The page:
Unspoken in JYP’s speech was the huge question: why have an all-Japanese group aimed exclusively at Japan? Political relations between Korea and Japan were worsening in 2018. However, his strategy makes sense when considering the Japanese music market, the world’s second largest in 2017 making up roughly 16% of the world’s music market. With K-pop having made inroads in Japan in the 2000s, JYP felt he could better appeal to the lucrative Japanese market if his groups had all Japanese members who embodied the cutesy look popular in Japan.

One could be forgiven for the confusion as to whether this was J-pop, K-pop, or just pop. All the girls (except for Nina, a Japanese American) came from Japan. Yet, three had trained in Korea under JYP and spoke Korean. Their debut video featured Korean locations with small Korean-language signs in the background. They even released a Korean-language version of “Make you happy”. Thus, this was a Japanese group created by JYP working with Sony Music Entertainment Japan, using the appeal of Korea for branding. This group defined the next stage of the diversification of K-pop. Was there such a thing as transnational K-pop? As the Joongang Daily noted:

As K-pop becomes increasingly globalized, it is growing similar to other genres of music like rock, hip-hop and classical music. In the past, K-pop was only created by Korean entertainment companies and sung by Korean artists, but now, it can now be made by anyone in the world, according to their tastes.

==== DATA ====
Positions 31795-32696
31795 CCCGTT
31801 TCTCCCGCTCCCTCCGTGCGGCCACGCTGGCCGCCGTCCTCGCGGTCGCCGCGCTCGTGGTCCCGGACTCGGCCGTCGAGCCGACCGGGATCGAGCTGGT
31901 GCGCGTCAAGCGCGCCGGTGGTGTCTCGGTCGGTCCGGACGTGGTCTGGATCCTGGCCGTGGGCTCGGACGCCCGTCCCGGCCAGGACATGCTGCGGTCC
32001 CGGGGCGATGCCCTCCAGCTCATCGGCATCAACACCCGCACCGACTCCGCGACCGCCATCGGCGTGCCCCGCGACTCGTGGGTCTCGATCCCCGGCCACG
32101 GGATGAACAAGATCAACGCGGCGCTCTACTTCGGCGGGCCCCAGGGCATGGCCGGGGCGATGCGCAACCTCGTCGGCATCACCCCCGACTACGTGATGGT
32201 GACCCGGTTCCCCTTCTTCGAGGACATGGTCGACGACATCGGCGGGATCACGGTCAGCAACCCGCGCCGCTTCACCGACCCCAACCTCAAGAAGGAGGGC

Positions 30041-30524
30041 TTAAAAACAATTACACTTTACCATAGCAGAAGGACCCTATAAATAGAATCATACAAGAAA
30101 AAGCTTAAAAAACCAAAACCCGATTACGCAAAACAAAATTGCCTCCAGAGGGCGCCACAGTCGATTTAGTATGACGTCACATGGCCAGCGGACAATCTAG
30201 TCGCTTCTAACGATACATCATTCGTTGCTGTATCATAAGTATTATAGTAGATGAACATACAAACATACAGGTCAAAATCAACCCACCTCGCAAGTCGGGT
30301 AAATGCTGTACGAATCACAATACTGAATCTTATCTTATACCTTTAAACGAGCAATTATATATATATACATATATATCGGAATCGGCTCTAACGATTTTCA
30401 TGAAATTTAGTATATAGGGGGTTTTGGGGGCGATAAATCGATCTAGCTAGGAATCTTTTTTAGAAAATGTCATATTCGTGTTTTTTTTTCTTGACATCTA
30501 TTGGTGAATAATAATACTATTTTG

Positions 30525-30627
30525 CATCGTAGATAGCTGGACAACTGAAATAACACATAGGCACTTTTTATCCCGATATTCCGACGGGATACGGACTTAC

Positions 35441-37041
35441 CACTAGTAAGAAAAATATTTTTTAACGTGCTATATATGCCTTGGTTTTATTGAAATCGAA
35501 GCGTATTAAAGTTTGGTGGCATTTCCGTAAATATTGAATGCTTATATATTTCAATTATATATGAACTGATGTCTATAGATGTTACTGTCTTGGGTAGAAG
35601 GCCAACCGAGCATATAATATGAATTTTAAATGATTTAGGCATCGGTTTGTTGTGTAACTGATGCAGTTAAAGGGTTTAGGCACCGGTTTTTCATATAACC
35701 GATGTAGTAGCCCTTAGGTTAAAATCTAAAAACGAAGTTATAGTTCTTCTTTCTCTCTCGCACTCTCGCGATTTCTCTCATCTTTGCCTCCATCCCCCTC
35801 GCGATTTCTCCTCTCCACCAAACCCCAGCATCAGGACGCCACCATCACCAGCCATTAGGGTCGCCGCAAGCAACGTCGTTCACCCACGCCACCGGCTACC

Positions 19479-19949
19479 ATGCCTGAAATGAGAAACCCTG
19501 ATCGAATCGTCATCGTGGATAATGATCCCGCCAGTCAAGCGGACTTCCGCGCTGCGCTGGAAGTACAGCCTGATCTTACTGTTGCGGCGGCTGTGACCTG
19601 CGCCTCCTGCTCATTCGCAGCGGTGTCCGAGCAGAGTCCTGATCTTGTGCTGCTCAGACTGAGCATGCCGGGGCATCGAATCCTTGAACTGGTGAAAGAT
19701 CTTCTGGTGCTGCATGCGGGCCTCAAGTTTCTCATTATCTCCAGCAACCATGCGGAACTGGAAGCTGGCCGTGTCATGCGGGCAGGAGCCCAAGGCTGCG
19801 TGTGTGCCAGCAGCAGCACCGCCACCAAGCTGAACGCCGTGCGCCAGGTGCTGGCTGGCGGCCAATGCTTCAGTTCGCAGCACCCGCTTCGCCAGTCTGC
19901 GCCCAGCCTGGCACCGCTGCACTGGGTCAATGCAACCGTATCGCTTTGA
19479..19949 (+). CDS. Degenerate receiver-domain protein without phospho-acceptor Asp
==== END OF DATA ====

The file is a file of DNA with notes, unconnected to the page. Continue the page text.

A casual fan would face much confusion.  On the one hand, K-pop groups BTS and JYP’s TWICE released English language singles and Japanese versions of their songs, some only for the Japanese market, such as BTS’ Japanese-language hit, “Don’t leave me” (2018). Three of four members of YG entertainment’s  BLACKPINK boasted international ties. Jennie (Jennie Kim) attended school in New Zealand, while Rosé (Roseanne Park) was a Korean New Zealander. Member Lisa (Lalisa Manobal), from Thailand, released her solo debut song “Lalisa”(2021) in Korean and English. Maybe K-pop singers represent a “brand” more than a musical genre. For example, McDonalds, as an international brand localizes its products, offering shrimp burgers in Japan, bulgogi burgers in Korea, and a spam breakfast set in Hawai‘i.